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Bamako junta gets more isolated as West African leaders cut off financial ties

Russia emerges as main defender of Colonel Göita's regime as regional and western states back sanctions

Colonel Assimi Goïta's military regime is fighting on multiple fronts. It's been battling Islamist insurgents in the centre and north of the country but it is now in a diplomatic war of attrition with West African leaders, having earlier fallen out with France and the United States over regional security operations.

On 9 January, the Economic Community of West African States (Ecowas) imposed swingeing sanctions on Col Göita's regime after it reneged on earlier pledges to organise elections by the end of February, saying that it would be extending the transition for up to five years.

For West Africa's leaders, led by the presidents of Ghana and Côte d'Ivoire, Nana Addo Dankwa Akufo-Addo and Alassane Ouattara respectively, standing firm against Mali's junta was a vital test of their anti-coup rules.

Col Göita's main international defender is Russia, whose ambassador to the UN, Vasily Nebenzya, told the UN Security Council on 11 January, 'The imposition of sanctions against the already difficult circumstances faced by the country will considerably worsen the situation in the country and for the population.'

It was Col Göita's and Foreign Minister Abdoulaye Diop's agreement to deploy fighters from Russia's Wagner Group, which has close ties to the Kremlin, that has triggered the fall-out with France and the US (AC Vol 62 No 23, Bamako and Moscow defy Paris & Vol 63 No 2 Moscow guns for African gold).

The danger for Mali's military leaders is that the country's political and security crises are being compounded by an economic meltdown, eroding their popular support. So far, Bamako's defiance of the west had earned it local backing. That could change if economic conditions worsen sharply.

After its emergency session in Accra on 9 January, Ecowas announced it was closing Mali's land and air borders and freezing its financial assets in regional institutions.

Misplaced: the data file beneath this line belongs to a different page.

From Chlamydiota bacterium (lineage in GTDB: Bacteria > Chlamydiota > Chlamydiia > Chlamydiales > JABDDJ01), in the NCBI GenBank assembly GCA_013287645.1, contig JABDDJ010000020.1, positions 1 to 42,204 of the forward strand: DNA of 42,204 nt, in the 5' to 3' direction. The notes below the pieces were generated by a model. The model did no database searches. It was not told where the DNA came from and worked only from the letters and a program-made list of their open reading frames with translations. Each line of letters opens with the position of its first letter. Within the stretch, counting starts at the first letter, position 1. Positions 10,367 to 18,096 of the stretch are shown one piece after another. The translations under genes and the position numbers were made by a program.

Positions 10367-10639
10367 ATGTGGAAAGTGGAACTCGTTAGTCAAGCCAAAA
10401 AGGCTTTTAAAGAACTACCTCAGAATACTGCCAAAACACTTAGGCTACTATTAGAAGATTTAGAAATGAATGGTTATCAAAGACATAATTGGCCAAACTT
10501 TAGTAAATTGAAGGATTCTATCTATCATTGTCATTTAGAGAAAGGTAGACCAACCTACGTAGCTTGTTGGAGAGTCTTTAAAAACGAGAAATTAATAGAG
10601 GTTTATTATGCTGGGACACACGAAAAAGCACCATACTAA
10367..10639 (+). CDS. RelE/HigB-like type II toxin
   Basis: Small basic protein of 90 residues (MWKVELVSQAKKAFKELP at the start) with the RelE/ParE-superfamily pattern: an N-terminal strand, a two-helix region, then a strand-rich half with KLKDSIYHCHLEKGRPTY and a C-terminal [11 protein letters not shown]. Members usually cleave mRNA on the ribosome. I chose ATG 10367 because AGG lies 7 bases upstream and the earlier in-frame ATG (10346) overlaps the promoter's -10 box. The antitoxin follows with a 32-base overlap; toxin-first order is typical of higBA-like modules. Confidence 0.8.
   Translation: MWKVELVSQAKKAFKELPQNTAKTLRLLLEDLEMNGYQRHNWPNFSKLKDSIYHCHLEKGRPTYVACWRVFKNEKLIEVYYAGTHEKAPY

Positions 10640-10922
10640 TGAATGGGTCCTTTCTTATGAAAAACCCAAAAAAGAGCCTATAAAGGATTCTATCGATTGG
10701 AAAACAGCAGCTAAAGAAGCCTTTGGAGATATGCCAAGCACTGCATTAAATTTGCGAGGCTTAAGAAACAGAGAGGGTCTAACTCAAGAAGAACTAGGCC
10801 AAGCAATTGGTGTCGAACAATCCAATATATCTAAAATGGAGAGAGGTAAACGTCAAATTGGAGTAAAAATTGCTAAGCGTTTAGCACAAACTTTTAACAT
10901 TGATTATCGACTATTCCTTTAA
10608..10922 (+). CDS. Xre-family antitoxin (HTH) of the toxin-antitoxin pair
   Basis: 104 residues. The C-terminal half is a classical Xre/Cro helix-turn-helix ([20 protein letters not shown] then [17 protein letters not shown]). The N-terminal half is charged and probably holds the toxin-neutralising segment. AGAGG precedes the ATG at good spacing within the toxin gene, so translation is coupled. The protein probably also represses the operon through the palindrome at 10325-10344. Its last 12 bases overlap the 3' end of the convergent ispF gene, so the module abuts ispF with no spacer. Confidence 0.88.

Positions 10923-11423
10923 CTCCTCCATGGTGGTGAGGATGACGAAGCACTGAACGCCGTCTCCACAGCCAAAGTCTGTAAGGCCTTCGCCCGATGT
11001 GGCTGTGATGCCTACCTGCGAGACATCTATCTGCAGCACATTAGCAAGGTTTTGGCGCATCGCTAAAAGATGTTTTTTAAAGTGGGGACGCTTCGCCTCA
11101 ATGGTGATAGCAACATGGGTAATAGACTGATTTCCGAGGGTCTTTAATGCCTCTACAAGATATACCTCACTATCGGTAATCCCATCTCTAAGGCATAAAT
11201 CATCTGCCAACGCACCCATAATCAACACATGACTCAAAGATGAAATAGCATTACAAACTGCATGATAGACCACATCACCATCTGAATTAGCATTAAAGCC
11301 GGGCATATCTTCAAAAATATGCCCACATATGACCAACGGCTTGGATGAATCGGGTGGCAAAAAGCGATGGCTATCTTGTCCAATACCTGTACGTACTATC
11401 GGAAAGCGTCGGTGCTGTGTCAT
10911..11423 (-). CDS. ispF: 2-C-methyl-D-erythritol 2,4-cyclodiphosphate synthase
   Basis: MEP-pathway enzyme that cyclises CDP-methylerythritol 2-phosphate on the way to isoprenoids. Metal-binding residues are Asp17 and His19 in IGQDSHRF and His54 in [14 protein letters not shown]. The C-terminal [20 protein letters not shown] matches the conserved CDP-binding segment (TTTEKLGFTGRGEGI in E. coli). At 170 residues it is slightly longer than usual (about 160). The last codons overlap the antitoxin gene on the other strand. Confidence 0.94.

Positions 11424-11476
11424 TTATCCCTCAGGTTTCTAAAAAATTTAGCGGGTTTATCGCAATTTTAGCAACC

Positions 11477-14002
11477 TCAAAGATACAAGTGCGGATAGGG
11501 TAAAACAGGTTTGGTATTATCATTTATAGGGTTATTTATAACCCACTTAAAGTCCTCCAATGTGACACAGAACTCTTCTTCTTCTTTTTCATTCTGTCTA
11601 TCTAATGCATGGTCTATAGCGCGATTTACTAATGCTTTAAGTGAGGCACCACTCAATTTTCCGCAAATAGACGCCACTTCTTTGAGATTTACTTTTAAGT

Officials at the Union Economique et Monétaire Ouest Africaine (UMOA), the regional monetary authority, told Reuters on 11 January that the Bamako regime would be unable to issue CFA30 billion (US$52 million) in Treasury Bills this week due to the Ecowas ban. At least two airlines, Air France and Air Ivoire (65% owned by the Côte d'Ivoire government) have suspended flights to Bamako.

The Ecowas sanctions will target all of Mali's non-essential imports and could hit its gold-mining industry, one of the region's biggest. So far, the two big mining companies, Canada's Barrick Gold, which runs the mines at Loulo-Gounkoto, and British-based Hummingbird Resources, haven't reported any interruption to their operations. 

Col Goïta has some support from Guinea and Mauritania, both with a history of military rule. But they will be able to do little to cushion the blow of regional economic sanctions.

The Guinean military regime of Col Mamady Doumbouya may also face sanctions if regional leaders conclude that, like Mali, it is trying to postpone a return to civil rule. Mauritania, which has its long history of coups and sanctions, quit Ecowas in 2000, but then rejoined as an associate member with no voting rights in 2017.

For now, the biggest stakes are about security. When Col Goïta's regime invited Russia's Wagner Group to assist on unspecified security operations, it prompted immediate condemnation from France, which runs a 5,000-strong regional anti-jihadist force, Opération Barkhane.

Although Bamako said that Wagner was training government soldiers, French officials insisted the company had 300-400 mercenaries on active service in Mali.

Paris says that Wagner's presence in Mali would make it untenable for anti-jihadist western forces to stay there. As well as Barkhane, Operation Takuba includes troops from regional countries and several European nations. The European Union is due to meet at the end of January to debate a response.



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